26. 26. Figure 2.1. An example of post allowances and workload standards 26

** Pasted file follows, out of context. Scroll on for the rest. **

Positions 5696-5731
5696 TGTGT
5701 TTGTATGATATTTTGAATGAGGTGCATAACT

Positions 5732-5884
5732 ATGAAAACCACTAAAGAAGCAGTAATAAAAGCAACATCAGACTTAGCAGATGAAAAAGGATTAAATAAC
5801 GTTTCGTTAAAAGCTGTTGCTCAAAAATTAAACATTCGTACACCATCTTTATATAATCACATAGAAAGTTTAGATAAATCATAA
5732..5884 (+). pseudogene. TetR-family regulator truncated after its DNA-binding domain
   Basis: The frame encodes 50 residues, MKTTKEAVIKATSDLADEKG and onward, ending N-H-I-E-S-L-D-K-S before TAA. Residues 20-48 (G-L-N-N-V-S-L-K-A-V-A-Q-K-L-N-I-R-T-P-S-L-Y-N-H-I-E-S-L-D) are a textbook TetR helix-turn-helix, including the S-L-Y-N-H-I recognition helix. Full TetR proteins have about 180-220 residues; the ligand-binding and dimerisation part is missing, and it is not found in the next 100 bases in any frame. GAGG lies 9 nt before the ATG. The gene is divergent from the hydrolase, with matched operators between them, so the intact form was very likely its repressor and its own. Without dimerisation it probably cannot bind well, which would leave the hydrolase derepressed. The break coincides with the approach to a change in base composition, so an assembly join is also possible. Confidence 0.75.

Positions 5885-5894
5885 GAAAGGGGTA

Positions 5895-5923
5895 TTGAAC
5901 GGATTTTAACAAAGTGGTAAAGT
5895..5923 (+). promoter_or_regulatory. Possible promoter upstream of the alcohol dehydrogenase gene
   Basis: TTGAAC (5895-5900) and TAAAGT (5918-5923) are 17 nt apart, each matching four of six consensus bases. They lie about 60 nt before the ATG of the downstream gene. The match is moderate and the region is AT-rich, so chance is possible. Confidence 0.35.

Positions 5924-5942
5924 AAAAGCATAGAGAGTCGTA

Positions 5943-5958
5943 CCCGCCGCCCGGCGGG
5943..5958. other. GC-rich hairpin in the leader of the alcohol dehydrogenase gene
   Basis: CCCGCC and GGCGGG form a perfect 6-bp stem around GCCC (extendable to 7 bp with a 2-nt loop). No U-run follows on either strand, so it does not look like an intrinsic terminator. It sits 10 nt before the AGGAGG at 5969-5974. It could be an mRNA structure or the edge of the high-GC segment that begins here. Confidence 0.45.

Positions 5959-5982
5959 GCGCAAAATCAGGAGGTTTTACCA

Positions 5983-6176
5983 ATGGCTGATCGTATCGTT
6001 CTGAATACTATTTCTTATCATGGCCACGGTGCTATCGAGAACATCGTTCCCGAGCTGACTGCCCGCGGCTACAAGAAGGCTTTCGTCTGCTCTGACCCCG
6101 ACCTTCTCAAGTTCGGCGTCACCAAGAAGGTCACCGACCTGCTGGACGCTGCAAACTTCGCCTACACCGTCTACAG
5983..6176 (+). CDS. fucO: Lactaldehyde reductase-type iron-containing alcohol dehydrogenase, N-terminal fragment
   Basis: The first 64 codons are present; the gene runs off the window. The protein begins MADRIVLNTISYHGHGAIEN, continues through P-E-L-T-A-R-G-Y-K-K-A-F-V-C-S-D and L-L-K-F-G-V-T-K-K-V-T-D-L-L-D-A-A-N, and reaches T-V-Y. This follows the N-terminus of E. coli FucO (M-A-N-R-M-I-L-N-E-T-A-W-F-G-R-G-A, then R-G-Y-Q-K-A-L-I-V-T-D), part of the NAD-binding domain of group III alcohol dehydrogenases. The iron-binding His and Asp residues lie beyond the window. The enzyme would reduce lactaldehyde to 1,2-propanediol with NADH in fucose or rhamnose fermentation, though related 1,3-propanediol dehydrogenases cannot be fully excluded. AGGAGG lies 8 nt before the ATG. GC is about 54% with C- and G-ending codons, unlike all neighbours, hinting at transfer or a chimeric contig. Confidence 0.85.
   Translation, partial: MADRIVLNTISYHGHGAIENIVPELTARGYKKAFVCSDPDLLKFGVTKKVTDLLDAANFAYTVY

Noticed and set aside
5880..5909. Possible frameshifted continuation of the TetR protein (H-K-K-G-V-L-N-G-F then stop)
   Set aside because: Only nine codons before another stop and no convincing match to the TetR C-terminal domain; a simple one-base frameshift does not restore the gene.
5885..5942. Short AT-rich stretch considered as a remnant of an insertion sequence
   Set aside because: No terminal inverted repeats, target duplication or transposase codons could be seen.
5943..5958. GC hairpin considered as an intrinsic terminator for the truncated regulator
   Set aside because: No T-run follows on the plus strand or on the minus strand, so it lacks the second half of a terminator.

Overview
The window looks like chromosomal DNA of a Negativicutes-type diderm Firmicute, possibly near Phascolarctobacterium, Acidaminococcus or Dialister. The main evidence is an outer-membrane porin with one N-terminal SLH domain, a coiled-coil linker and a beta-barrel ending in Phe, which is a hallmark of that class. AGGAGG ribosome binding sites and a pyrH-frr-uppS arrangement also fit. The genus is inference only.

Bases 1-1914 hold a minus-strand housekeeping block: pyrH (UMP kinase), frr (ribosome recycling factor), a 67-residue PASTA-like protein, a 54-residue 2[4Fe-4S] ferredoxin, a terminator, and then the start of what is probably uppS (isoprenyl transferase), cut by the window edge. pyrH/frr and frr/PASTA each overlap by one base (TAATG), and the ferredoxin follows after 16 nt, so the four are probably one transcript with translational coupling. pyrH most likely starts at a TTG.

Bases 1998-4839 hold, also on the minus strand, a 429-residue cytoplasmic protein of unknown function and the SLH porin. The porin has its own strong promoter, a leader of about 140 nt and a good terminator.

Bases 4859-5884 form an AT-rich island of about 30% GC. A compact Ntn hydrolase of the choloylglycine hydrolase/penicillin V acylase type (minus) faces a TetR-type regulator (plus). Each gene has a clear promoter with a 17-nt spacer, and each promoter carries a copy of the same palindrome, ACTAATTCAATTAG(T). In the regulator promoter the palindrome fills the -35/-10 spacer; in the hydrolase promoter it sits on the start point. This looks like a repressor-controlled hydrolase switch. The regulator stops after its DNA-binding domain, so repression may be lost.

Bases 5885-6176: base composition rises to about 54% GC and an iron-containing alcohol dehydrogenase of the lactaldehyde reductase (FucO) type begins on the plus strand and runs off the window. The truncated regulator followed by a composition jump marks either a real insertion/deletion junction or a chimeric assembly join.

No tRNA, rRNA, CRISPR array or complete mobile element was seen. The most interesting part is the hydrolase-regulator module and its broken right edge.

27. 27. 60. In several cases, the structural salary of a TEI employee comprises a base paid by the state (40%)and an amount offered by each TEI (60%). Many TEIs have established a tiered salary system byappointment post (see Figure 2.1). The tiered post salary system involves the salary payable by level ofappointment (academic rank) and by workload standard. An “allowance standard” is set for each categoryof post. For example, a Grade One level A Full Professor might have an allowance standard ofRMB 35 000 per year, a Grade Two Associate Professor, RMB 20 000, and a Grade Four TeachingAssistant, RMB 8 000.2.10 Main achievements to date61. China today educates 25% of the world’s students while using only 2% of the world’s educationbudget.17 On these measures China has a highly efficient system. This efficiency has been further enhancedby the closure or merger of tertiary education institutions (TEIs) over the last decade and by efforts topromote sharing of “high quality” resources across departments/disciplines, universities and provinces.62. In tertiary education, China has made truly remarkable progress since the early 1990s: • Total tertiary education enrolments have risen from 5 million to 23 million. • Formal student enrolments in regular TEIs have grown from 2.9 million in 1995 to 13.3 million in 2004. • Annual applications via the national examination system have risen from 3 million in 1998 to 8.7 million in 2005. • The education participation rate for the 18-22 years cohort has grown from less than 10% to 22%. • Participation has grown among students from rural backgrounds, women and minorities. • The number of regular TEIs has expanded from 1 054 in 1995 to 1 731 in 2004. • Private sector regular TEIs have risen from 20 in 1995 to 226 in 2004. • Graduate output has risen from 35 000 in 1990 to 111 000 in 2003. • Encouragement has been given to students to undertake undergraduate and postgraduate studies in foreign countries, and some 20 000 graduates are returning each year after studying abroad. • Major investment has been made in research and communications infrastructure. • The number of researchers in China increased by 77% between 1995 and 2004, and with a total of 926 000 researchers China now ranks second worldwide behind the US with 1.3 million researchers.18 • By end 2006 China became the world’s second highest investor in R&D after the United States, spending some US$ 136 billion, compared with Japan’s US$ 130 billion.1917 Estimates made by the Council of Chief State School Officers, Asia Society, “Education in China: Lessons for US Educators”, 2005.18 OECD (2006), Science, Technology and Industry Outlook 2006, Paris. 27